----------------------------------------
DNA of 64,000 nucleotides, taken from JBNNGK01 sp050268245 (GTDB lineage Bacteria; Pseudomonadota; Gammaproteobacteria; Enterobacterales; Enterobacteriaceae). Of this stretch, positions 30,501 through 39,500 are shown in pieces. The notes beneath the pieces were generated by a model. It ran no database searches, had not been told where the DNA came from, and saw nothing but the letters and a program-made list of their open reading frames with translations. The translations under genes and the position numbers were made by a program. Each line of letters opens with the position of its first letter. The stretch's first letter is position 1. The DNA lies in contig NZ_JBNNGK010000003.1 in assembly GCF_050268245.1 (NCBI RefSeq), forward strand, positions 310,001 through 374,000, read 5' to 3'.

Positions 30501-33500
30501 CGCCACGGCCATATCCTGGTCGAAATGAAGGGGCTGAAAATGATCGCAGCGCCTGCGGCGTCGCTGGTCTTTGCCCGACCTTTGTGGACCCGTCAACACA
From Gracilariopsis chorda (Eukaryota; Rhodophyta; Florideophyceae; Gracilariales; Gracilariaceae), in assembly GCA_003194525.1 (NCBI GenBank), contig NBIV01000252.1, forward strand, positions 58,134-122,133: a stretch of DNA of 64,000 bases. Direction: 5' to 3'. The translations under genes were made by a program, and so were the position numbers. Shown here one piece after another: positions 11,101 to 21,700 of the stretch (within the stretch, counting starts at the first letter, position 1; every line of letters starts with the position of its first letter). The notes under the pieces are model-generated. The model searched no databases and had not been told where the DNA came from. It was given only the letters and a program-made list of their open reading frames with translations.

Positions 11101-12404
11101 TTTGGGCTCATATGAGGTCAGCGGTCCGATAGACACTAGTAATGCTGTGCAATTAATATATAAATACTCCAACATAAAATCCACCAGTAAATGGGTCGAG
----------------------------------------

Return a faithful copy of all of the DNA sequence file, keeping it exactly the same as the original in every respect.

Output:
DNA of 64,000 nucleotides, taken from JBNNGK01 sp050268245 (GTDB lineage Bacteria; Pseudomonadota; Gammaproteobacteria; Enterobacterales; Enterobacteriaceae). Of this stretch, positions 30,501 through 39,500 are shown in pieces. The notes beneath the pieces were generated by a model. It ran no database searches, had not been told where the DNA came from, and saw nothing but the letters and a program-made list of their open reading frames with translations. The translations under genes and the position numbers were made by a program. Each line of letters opens with the position of its first letter. The stretch's first letter is position 1. The DNA lies in contig NZ_JBNNGK010000003.1 in assembly GCF_050268245.1 (NCBI RefSeq), forward strand, positions 310,001 through 374,000, read 5' to 3'.

Positions 30501-33500
30501 CGCCACGGCCATATCCTGGTCGAAATGAAGGGGCTGAAAATGATCGCAGCGCCTGCGGCGTCGCTGGTCTTTGCCCGACCTTTGTGGACCCGTCAACACA
From Gracilariopsis chorda (Eukaryota; Rhodophyta; Florideophyceae; Gracilariales; Gracilariaceae), in assembly GCA_003194525.1 (NCBI GenBank), contig NBIV01000252.1, forward strand, positions 58,134-122,133: a stretch of DNA of 64,000 bases. Direction: 5' to 3'. The translations under genes were made by a program, and so were the position numbers. Shown here one piece after another: positions 11,101 to 21,700 of the stretch (within the stretch, counting starts at the first letter, position 1; every line of letters starts with the position of its first letter). The notes under the pieces are model-generated. The model searched no databases and had not been told where the DNA came from. It was given only the letters and a program-made list of their open reading frames with translations.

Positions 11101-12404
11101 TTTGGGCTCATATGAGGTCAGCGGTCCGATAGACACTAGTAATGCTGTGCAATTAATATATAAATACTCCAACATAAAATCCACCAGTAAATGGGTCGAG